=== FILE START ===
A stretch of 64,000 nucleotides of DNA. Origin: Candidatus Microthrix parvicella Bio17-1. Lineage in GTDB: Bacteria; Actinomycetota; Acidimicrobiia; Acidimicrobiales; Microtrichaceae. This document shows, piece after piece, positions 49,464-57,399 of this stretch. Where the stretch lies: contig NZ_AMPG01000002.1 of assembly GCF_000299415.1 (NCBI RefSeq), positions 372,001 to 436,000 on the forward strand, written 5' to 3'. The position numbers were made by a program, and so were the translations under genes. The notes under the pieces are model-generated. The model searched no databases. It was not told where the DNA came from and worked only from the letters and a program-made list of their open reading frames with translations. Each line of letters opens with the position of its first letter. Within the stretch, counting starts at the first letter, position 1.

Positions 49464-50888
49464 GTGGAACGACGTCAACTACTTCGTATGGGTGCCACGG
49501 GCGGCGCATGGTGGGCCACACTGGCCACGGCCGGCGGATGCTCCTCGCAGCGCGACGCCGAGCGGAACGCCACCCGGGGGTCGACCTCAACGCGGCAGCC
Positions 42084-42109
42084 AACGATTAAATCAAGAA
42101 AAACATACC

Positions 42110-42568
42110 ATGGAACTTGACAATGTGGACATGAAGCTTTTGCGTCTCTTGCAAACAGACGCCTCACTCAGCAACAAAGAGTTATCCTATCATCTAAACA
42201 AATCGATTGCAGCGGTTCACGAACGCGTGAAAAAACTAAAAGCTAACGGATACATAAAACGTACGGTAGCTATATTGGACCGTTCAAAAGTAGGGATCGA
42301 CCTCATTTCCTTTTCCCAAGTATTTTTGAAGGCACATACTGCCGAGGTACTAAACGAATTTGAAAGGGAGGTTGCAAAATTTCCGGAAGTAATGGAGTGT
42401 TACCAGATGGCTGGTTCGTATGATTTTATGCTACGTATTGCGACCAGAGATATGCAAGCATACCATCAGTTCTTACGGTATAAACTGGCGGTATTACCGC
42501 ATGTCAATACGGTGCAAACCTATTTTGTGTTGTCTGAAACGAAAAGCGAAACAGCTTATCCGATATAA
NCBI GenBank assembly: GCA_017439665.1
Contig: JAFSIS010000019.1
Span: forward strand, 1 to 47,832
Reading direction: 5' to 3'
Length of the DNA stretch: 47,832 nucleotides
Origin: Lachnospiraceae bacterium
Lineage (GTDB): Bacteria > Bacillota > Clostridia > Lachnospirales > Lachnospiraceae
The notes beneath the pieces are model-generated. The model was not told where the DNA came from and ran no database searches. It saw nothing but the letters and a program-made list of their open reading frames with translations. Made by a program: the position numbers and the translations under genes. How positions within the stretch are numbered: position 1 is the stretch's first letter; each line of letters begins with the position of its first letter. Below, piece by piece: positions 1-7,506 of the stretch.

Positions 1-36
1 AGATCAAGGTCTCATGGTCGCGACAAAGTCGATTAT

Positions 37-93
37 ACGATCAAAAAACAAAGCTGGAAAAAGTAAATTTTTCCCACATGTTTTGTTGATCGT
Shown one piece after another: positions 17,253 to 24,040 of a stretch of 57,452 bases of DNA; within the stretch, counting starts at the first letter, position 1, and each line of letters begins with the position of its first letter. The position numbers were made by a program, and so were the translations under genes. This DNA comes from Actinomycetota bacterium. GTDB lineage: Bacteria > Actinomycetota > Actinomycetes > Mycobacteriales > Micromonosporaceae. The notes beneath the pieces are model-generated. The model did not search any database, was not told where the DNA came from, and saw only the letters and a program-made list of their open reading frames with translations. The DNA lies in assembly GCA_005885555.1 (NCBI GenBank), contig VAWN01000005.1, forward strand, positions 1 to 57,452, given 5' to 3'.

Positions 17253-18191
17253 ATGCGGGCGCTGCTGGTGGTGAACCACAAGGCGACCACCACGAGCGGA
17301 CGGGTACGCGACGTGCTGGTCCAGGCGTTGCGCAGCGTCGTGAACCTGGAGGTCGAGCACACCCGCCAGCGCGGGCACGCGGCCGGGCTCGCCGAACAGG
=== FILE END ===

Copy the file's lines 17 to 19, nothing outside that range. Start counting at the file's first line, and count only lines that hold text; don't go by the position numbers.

Reading direction: 5' to 3'
Length of the DNA stretch: 47,832 nucleotides
Origin: Lachnospiraceae bacterium